I hate to burst your bubble but your thinking is very flawed. First a commission on a TV vs a Projo/Screen combo is vastly different. I won't get into how different but just know that TVs have the lowest commission of almost any product in all of CE save only for computers. To say nothing of what labor for the job would cost.
Second: if your basement is finished they may have thought running the video would have presented a problem or possibly there was some other kind of issue. If you went to a design center and has a walk with the designer and their project manager and they suggested a different solution I'm sure they're was a reason.
Third: fun fact projectors and screens have the highest return/exchange rate of ant class product in the industry. Often if a room isn't ideal or the end results are questionable; you'll be offered a less risky solution. Even if that translates to less money for the salesperson in the end.
Sorry for getting on a soapbox here but I feel I have to defend salesmen the world over. I've done sales for a long time (I'm a custom integrator now) and I have to say. Sales is a noble profession. You have to win your clients' trust and respect that trust by working with their best interests in mind. You have to support their dreams while being critical of the ideas that don't work.
Ok, there's a lot to deal with here. I'll start with some useful information for everyone who ever spends money on anything:
Profit margins on big-ticket electronics are thin. They are also fixed by a thing called MAPP pricing. (Manufacturer's Agreed Price Point). This is true in virtually every industry where the end-user is separated by one or more degrees from the manufacturer by distributors, wholesalers, retailers, etc. This is also why the same make and model of [device] is the same price regardless of where you buy it... and if it isn't, most retailers will "price match" the competition. (Basically because you, the customer, caught them trying to run the price up). It's also why EVERYONE advertises their prices as being "x% below MSRP!". If you pay MSRP for something, you're being robbed. If everyone follows MAPP pricing, profit margins are consistent and predictable.
Sales figures for individual employees are generally not related to the thickness of the profit margin, but listed in aggregate. So a $7000 TV looks better to the accounting department than a $30 cable... HOWEVER...
While it varies from company to company, almost all big-box retailers that keep track of sales peoples' totals are also actively pushing them to sell high-profit items. Extended warranties, installations, accessories... these are where the money is made. But after years of research, all these companies know (and can support with staggering quantities of research) that the guy who buys the $7000 TV is much more likely to drop an extra $250 on cables and accessories from the same store, and that $250 is 75%-90% profit. Given this, the strategy is simple: Stock the Big Bad TV and all its extra bits, and then sell it aggressively. Customers will do a lot of the work for you if you can get them on board with the Big Bad TV.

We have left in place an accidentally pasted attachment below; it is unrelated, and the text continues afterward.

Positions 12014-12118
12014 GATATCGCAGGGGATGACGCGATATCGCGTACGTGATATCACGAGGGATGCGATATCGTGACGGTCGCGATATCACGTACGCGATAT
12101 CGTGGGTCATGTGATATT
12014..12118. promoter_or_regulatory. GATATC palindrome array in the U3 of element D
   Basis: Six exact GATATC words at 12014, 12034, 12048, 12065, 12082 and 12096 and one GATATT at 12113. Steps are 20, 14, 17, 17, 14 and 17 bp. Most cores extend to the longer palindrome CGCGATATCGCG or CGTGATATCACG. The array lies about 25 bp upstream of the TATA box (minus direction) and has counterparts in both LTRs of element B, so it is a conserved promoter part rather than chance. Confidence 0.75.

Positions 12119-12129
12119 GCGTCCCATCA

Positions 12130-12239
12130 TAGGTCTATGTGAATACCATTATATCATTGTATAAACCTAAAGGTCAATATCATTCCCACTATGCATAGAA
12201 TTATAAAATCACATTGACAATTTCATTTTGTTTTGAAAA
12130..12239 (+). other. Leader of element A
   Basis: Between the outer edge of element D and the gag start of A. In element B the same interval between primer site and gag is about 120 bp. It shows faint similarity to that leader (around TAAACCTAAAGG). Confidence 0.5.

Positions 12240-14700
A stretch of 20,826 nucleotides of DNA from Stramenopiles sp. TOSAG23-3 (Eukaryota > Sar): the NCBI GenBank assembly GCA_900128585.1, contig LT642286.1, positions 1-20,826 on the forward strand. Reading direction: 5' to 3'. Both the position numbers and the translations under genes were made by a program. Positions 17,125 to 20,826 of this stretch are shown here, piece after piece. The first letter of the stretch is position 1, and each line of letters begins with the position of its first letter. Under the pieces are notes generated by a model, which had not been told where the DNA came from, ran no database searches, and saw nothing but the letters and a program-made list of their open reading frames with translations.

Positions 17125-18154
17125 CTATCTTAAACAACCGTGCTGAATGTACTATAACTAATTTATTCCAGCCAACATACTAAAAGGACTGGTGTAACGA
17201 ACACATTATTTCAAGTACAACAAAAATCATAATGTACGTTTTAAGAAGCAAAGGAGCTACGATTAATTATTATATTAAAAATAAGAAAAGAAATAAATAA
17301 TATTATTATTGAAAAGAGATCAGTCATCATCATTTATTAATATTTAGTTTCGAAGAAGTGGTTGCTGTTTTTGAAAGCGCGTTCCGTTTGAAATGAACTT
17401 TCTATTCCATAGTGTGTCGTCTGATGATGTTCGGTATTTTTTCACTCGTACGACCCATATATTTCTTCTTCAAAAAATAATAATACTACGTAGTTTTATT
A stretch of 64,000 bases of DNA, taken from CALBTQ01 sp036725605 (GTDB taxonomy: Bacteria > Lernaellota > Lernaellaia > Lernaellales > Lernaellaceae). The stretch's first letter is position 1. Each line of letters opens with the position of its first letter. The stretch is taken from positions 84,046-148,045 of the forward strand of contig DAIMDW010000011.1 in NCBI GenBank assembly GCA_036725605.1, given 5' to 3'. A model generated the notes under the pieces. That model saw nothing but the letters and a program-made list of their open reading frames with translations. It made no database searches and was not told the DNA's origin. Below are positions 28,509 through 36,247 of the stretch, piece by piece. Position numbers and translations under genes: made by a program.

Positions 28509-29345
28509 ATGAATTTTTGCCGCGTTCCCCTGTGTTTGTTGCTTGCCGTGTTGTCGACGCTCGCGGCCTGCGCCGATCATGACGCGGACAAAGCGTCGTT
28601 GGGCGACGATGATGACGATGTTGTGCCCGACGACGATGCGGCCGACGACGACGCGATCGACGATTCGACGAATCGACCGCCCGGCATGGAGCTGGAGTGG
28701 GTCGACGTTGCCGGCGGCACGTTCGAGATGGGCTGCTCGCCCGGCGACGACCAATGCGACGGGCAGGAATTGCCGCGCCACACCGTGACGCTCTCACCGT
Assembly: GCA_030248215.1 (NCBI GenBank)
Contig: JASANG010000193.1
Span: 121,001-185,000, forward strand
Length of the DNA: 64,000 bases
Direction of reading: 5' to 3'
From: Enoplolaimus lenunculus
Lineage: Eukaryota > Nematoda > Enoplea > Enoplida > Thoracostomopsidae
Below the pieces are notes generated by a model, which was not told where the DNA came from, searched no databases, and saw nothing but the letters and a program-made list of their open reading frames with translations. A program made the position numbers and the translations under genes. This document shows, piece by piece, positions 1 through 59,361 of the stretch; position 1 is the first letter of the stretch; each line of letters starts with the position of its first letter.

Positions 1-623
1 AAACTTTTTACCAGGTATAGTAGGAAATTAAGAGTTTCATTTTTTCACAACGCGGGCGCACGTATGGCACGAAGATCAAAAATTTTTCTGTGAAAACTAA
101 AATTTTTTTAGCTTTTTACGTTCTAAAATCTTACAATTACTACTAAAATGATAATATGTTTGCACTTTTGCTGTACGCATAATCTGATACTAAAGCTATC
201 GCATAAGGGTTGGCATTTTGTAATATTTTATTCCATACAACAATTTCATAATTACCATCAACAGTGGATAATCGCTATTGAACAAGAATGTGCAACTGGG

Projectors tend to violate the big-box retailers proven approach by requiring different accessories than their TV cousins... they need completely different mounting hardware, usually a different complement of cabling, and often a screen. Since these items are for a niche market, Best Buy et al don't often stock them... so if they DO sell a projector, the high-profit accessories are going to get purchased elsewhere. And as was pointed out, the proper setup of a projector is much more demanding which often results in a less-than-satisfied customer. Hence the high return rate. Given the risk of return and the difficulty in accessorizing for establishments like Best Buy, it makes perfect sense that a salesperson interested in keeping their job would push a customer towards a solution for which they are better equipped to provide all the necessary peripherals.
I'm not suggesting that following this line of reasoning makes a salesperson a bad human. What I AM suggesting is that the salesperson is much more likely to respond to pressure from their management than they are to loosely stated demands from a customer.
The OP stated in his post that he wanted a projector, and that the salesperson from Magnolia tried to talk him out of it in favor of a large and expensive TV that he didn't want. If the salesperson truly had the OP's needs in mind, he would have suggested products and solutions that fit the stated demands. I back this up with the OP's statement that the Magnolia Guy said "people could get up and their heads might be in the way of the projector. That's not a sales guy looking out for a customer in this case... that's a pretty weak argument against a product he doesn't want to sell.
So, my thinking is absolutely not flawed. Based on the available information, the OP was talking to a bad salesperson. He knew he didn't have a 35' HDMI cable in stock, nor a 20' IEC power cable. He may or may not have had a projector that would have worked in the OP's setting, but he didn't want to risk having it returned after OP accessorized elsewhere. So he didn't offer the best solution, he offered the one that made his job easy. Not cool.
Sales, done right, is a noble profession. A good salesperson is hard to find, and once found should be kept... but those are few and far between. You know you have a good one when they tell you to your face that the product you should have is one they don't sell, and then they follow that with where to get it. Unfortunately, while this may result in a happy customer, an unhappy manager is almost always the side effect. On top of that, being a good salesperson requires intimate knowledge of your product line... and I've never known Best Buy to keep a steady supply of well-informed sales people.